I would love to speak at your event. My customizable presentations aim to help you process, visualize, present, and communicate your data.
I am committed to participating in conferences and events that are diverse and meaningfully inclusive. If you would like to have me join your event, please read this example speaker rider and tell me which criteria you have implemented in your event.
Please see below for more information about the topics I can cover for your organization, or contact me to discuss your speaking needs. My Portfolio includes some recent presentations I’ve made and includes a few videos to see me in action.
Data Visualization Done Differently
The data visualization field combines data analysis, graphic design, journalism, and statistics and aims to help analysts in a variety of fields provide their audience with greater insights into their research or products. In this presentation, I lay the groundwork for how to use data visualization to more effectively communicate. This presentation will demonstrate different types of visualizations and their uses, as well as how to avoid creating graphics that result in ineffective and inaccurate perceptions of data. These guidelines will prepare you to create clearer, more accurate, and more visually appealing graphics.
This presentation is perfect for audiences looking for an overview of data visualization best practices.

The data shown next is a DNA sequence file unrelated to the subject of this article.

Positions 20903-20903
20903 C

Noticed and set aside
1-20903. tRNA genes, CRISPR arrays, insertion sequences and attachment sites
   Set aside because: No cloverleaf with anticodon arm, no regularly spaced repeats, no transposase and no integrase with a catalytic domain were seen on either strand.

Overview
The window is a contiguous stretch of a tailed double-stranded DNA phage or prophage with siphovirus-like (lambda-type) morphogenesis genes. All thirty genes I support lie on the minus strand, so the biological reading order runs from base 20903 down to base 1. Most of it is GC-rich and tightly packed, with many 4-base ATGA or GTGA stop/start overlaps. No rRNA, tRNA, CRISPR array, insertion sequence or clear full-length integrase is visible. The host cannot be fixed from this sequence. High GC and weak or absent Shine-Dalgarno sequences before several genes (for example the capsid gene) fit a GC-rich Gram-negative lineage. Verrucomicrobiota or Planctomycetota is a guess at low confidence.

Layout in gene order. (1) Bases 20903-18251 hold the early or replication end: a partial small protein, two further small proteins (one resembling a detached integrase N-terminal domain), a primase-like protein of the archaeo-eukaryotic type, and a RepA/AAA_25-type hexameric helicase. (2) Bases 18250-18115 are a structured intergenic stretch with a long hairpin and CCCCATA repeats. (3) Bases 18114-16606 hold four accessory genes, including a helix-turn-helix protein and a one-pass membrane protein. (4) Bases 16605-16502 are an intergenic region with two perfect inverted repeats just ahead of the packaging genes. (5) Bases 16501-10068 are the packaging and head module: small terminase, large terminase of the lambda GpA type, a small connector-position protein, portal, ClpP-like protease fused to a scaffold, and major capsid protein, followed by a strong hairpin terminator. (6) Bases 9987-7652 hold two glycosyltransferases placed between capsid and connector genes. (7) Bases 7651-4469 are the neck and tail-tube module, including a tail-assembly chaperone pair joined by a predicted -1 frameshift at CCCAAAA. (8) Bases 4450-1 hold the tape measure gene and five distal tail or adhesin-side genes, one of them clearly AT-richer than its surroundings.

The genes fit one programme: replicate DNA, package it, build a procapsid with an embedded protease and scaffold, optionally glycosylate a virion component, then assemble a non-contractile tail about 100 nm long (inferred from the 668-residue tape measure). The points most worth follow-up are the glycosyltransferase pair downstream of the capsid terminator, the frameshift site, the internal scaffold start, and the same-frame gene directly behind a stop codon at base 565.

Better Data Communication
A first step to improving the way you communicate data and analysis is to have some basic understanding of best practices and strategies. In this talk, I lay out three principles for better data visualization: Show the Data, Reduce the Clutter, and Integrate Graphics and Text. I also lay out three principles for better presentations: Visualize, Unify, and Focus. Together, with the help of examples, both good and bad, I demonstrate how anyone can more effectively communicate their data and elicit insight.
This presentation is perfect for audiences looking for a targeted review of ways to improve the way they communicate their data.
When faced with the prospect of giving a presentation, researchers and analysts often simply convert their reports to slides: text is converted to bullets, and figures and tables are simply copied and pasted. The problem with that approach is that presentations are a fundamentally different form of communication than are reports or journal articles. In this presentation, I give you the conceptual underpinnings behind giving better presentations, and the tools and techniques to put them into practice.
This presentation is perfect for audiences looking to improve the way the present their work in front of an audience and is the focus of my new book, Better Presentations.
Applying Racial Equity Awareness in Data Visualization
How can analysts, researchers, and developers apply a race- and ethnicity-conscious lens to their data analysis and data visualization work? How can we take a more diverse, equitable, and inclusive (DEI) perspective to our research, data, and visualizations? Just as we carefully consider our written words, we should be equally careful in how we visually present data to our readers, users, and audiences, including the words we use in and around those visuals. Taking a DEI perspective means considering how the specific lived experiences and perspectives of the people and communities we are studying, as well as our readers, will perceive information and carry that information forward. In this talk, I discuss a variety of techniques that data visualization producers should consider when creating visuals with this DEI approach.